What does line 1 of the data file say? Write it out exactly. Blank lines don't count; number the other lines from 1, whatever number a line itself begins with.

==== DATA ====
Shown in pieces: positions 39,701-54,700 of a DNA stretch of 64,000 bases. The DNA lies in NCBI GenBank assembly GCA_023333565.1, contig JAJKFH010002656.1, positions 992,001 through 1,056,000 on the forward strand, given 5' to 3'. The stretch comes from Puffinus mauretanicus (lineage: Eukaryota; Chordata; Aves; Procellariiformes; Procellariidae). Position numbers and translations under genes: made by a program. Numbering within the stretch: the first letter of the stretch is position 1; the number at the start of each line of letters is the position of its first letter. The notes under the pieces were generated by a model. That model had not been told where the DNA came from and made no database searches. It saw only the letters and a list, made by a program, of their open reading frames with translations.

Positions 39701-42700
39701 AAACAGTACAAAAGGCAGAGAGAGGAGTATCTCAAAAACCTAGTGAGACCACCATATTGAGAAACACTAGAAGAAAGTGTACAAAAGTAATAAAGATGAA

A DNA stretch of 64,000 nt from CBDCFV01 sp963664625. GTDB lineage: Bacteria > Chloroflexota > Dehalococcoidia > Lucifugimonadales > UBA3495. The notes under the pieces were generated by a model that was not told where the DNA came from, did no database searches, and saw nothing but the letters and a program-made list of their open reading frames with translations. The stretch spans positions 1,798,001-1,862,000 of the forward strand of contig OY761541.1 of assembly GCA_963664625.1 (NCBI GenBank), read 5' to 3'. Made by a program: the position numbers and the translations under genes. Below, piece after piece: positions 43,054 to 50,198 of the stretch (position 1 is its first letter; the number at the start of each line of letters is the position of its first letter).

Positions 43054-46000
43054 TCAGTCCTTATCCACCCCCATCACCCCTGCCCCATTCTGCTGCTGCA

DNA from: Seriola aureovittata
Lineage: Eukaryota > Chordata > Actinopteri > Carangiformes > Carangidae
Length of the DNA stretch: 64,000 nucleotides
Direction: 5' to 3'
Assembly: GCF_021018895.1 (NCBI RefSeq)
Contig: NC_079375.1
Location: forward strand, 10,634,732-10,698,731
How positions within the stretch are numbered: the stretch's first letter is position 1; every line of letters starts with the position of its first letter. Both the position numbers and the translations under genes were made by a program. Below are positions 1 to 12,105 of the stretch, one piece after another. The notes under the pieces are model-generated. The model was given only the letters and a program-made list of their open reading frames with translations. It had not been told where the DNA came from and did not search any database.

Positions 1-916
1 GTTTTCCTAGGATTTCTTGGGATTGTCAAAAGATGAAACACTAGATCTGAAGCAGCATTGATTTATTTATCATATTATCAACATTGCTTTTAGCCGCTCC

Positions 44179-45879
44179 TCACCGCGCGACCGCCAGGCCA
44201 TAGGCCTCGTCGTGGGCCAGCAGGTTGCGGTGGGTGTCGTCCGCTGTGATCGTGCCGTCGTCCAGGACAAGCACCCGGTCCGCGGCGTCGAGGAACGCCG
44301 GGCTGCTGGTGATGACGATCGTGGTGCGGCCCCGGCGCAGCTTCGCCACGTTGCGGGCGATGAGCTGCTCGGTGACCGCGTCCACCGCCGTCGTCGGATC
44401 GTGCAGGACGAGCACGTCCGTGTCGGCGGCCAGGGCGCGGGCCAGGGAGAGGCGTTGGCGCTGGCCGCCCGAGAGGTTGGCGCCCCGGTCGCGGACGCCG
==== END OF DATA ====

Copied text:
Shown in pieces: positions 39,701-54,700 of a DNA stretch of 64,000 bases. The DNA lies in NCBI GenBank assembly GCA_023333565.1, contig JAJKFH010002656.1, positions 992,001 through 1,056,000 on the forward strand, given 5' to 3'. The stretch comes from Puffinus mauretanicus (lineage: Eukaryota; Chordata; Aves; Procellariiformes; Procellariidae). Position numbers and translations under genes: made by a program. Numbering within the stretch: the first letter of the stretch is position 1; the number at the start of each line of letters is the position of its first letter. The notes under the pieces were generated by a model. That model had not been told where the DNA came from and made no database searches. It saw only the letters and a list, made by a program, of their open reading frames with translations.